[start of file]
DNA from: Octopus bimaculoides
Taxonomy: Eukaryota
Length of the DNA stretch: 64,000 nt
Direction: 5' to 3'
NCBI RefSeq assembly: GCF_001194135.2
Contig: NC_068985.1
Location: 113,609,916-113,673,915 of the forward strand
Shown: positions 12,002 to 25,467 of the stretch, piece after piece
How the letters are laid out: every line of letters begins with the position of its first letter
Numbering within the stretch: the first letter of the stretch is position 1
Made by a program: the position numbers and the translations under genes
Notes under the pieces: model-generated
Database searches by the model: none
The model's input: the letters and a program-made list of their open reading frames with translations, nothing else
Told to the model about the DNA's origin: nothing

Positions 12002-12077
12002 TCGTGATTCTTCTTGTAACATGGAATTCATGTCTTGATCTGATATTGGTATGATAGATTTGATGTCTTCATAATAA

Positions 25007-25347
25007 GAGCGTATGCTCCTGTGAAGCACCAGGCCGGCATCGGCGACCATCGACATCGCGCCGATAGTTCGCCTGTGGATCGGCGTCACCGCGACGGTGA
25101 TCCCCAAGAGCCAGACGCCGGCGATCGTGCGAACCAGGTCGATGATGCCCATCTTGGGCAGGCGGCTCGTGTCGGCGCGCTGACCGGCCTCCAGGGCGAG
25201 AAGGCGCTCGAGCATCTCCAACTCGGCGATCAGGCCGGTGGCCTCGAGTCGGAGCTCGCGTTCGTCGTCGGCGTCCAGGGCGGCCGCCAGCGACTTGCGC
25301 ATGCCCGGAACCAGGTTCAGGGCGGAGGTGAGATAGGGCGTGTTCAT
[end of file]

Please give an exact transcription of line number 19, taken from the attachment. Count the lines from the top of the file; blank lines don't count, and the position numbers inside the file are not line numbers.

25007 GAGCGTATGCTCCTGTGAAGCACCAGGCCGGCATCGGCGACCATCGACATCGCGCCGATAGTTCGCCTGTGGATCGGCGTCACCGCGACGGTGA